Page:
Gran Turismo 7 Review (PS5)

Gran Turismo 7 Review: Racing Ahead

Gran Turismo 7

The makers of Gran Turismo 7 really love cars. I know that should go without saying, considering how much time and energy they put into making this crazy simulation series, but man, they love cars more than most people love anything. That love positively drips from the latest in the Gran Turismo series. Not just the cars themselves either. They love the history of those cars, and even the context of history around those cars. It makes for a game that almost beats you over the head with that history, but which provides a welcome entry into this world for the newly initiated.

While not the most technical racing series in the world, Gran Turismo is far more realistic than the sort of racing game I usually find myself pulled into. I tend to go more for games like Need for Speed or Forza Horizon. While not the most realistic racing game out there, Gran Turismo 7 is a lot more realistic than those more arcadey titles. As I dove deeper into it though, I found more than enough to recommend, even as I found more and more issues the longer I played.


A Great Introduction


Gran Turismo 7

After getting started with the new Music Rally mode, a fun yet shallow mode where you need to hit checkpoints to one of only a few songs, you’re dumped into the game’s menu, which looks a bit bare bones. But, don’t worry, it will fill out before long. On the path to do so, though, you’ll be taken at least initially down an incredibly narrow path.

One of the few places open right from the start is the café, the closest thing you have to a home base during the early hours of Gran Turismo 7. Here a guide will provide you with menu books, challenges that you’ll need to knock out to unlock more of the game’s many options and modes. These challenges vary, but the most common are assignments to unlock three specific cars. You can buy them theoretically, but all three will be available as a potential reward in a race somewhere. Place in the top three in those races, and you’ll complete the book. The books are organized in categories, by car type or manufacturer, and after completing each one, you’ll get a cool (if basic) history lesson about that type of car. Other books just have you test out different functions like customizing your car, while yet others put you in a championship where you’ll need to place in a series of three races.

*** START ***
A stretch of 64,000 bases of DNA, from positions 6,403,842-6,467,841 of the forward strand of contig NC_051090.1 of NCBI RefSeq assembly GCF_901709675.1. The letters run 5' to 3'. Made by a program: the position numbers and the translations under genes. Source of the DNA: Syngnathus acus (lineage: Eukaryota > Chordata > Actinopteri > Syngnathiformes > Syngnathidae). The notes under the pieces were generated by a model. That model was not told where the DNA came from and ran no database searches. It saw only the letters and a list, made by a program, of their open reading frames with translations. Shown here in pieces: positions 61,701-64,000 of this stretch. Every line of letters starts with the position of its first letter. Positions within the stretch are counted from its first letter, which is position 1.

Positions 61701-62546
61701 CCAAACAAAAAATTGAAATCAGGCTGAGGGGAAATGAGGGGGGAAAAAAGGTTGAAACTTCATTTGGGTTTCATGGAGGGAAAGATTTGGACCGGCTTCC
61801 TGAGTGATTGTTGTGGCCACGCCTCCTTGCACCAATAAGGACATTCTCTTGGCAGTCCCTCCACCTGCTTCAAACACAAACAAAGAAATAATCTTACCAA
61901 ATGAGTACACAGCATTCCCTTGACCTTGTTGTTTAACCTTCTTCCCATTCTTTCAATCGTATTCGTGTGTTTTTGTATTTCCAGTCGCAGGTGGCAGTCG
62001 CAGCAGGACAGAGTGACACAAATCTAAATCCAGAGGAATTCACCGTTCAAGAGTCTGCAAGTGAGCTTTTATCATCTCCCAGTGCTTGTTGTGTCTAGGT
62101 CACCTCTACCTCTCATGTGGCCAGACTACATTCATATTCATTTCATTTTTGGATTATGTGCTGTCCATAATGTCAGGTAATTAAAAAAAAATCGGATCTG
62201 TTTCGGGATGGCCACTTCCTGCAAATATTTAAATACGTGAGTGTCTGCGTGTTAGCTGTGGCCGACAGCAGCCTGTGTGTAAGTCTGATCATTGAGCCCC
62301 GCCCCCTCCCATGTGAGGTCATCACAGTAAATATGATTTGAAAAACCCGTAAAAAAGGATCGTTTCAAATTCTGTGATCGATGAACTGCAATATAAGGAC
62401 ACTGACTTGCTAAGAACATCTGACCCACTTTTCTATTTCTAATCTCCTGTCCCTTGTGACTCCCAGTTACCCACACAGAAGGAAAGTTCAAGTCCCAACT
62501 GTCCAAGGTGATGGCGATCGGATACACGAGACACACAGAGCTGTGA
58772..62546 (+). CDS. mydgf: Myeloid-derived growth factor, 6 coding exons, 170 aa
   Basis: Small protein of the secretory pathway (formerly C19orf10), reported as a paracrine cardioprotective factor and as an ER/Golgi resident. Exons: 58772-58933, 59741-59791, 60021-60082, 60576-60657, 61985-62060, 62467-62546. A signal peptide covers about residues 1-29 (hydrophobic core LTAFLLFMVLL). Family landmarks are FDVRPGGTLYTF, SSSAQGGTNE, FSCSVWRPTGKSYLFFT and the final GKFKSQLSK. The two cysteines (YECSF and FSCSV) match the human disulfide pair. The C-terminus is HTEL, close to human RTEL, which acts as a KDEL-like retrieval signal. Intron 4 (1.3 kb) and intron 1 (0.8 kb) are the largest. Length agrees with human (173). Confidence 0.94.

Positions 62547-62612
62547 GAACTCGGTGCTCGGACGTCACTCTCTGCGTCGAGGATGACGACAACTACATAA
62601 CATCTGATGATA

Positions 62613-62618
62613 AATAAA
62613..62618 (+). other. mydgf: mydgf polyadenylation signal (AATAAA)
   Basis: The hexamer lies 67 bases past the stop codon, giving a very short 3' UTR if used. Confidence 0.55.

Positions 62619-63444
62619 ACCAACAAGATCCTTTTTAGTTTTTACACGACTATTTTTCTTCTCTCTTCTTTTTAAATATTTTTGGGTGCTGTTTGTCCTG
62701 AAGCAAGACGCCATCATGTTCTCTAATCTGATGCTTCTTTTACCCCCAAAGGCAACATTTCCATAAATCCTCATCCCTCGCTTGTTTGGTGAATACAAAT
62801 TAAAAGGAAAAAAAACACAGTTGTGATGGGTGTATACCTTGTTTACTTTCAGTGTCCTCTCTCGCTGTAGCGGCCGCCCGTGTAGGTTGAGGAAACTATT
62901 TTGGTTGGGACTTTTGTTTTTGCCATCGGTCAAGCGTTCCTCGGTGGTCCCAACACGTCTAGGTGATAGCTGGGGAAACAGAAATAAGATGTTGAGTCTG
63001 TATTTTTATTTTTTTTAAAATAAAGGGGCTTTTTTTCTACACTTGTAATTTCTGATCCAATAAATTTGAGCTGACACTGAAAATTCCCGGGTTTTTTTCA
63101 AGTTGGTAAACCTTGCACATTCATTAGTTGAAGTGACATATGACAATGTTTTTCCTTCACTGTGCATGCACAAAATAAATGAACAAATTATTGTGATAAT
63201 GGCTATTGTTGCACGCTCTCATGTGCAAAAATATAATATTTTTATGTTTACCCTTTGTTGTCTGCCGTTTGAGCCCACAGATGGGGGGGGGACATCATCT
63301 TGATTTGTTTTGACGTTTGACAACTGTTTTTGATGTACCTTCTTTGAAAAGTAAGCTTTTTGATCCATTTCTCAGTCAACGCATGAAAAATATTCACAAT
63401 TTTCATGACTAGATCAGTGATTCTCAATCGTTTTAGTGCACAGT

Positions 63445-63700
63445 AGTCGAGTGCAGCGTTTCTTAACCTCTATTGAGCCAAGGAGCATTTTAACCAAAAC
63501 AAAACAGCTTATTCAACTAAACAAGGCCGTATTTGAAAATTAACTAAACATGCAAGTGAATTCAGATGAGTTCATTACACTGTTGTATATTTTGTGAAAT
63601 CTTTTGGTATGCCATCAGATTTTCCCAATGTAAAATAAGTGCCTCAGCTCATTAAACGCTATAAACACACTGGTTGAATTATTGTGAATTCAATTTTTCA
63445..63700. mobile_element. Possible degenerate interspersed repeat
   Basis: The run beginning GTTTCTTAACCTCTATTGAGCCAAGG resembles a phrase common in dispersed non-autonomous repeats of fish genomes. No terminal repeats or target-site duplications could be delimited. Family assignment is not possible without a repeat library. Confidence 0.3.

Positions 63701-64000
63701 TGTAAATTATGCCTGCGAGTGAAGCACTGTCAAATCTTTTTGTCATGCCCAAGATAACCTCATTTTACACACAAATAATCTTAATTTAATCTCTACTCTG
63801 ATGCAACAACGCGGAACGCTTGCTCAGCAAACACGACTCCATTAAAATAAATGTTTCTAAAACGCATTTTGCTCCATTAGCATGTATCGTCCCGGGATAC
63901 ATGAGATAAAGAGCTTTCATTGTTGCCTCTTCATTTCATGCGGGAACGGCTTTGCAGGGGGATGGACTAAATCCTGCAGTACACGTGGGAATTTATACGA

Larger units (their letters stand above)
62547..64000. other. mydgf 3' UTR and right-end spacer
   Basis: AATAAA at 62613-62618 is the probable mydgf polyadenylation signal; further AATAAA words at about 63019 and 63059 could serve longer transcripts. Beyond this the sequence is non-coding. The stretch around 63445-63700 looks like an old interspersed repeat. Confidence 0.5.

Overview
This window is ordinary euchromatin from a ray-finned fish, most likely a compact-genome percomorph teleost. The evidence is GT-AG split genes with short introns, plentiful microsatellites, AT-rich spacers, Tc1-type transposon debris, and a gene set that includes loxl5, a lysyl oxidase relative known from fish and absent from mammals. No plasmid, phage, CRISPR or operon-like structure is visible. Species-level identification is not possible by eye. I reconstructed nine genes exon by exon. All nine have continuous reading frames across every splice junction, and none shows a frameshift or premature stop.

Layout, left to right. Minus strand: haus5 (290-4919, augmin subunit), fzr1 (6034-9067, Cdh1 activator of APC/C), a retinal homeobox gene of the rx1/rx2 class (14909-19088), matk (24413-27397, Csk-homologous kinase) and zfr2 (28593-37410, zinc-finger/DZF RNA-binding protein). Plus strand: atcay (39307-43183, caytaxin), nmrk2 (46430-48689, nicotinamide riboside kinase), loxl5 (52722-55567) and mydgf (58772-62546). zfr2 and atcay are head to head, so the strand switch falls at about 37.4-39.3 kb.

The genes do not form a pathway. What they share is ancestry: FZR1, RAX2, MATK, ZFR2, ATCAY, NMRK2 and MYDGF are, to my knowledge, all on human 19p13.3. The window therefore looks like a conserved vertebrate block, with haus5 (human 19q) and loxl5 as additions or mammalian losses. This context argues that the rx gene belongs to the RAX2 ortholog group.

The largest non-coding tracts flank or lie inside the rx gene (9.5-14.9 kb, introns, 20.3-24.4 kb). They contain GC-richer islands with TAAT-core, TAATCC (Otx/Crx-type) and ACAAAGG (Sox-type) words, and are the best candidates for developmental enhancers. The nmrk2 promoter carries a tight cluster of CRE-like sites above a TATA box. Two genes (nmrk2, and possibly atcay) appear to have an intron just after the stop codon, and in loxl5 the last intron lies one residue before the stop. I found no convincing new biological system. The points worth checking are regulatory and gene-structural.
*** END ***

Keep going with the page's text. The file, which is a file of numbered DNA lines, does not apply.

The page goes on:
These menu books are the equivalent of a career mode, and they do a great job of introducing someone who isn’t a long-time Gran Turismo player to everything the series offers. Which is a lot. Your initially fairly empty menu screen will fill in quickly with various storefronts, a garage where you can tune your car, a location to purchase upgrades, multiplayer modes, license challenges, and more. As a player who is fairly new to the series, having played a few past titles a bit but never in-depth, I appreciated the slow reveal. If the entire game was just thrown at me with no direction, I might well have felt lost.


Locked Away


Gran Turismo 7

The downside to this, however, is that the basic functions of Gran Turismo 7 are locked away until you’ve completed a fair number of menu books. Even as someone who hasn’t played that much of the series, I know how important it is to customize and tune your cars. Yet here, you can’t do so for hours. It’s a bizarre choice, as is locking multiplayer modes behind a significant amount of these menu books. Guiding players here is great, but you could let more experienced players have access to the reasons they may be playing the game at all a bit earlier.

Once you get into a race, though, Gran Turismo 7 feels incredible. Each of the 400 cars the game offers feels totally unique in a way few racing games can manage. The Dualsense implementation here isn’t quite as in your face as some games, but it’s incredibly effective, conveying detailed information like when your car is shifting gears or where other vehicles are around you. The adaptive triggers feel different on different cars, and show once again how superior they are for racing games. You’ll need to get used to the feel of each track and each car you switch to, but once you find one that feels right, you’ll have an incredible amount of control.


Play Your Way


Gran Turismo 7

That also includes an incredible amount of customization. Multiple difficulty options, the ability to have the game help you with breaking, tell you when to brake, provide a line to race on, most of the best options modern racing games have implemented. The only real option some games have that Gran Turismo 7 is missing is a rewind feature, but I personally liked having my choices have consequences and feeling like I had to recover when I made a mistake.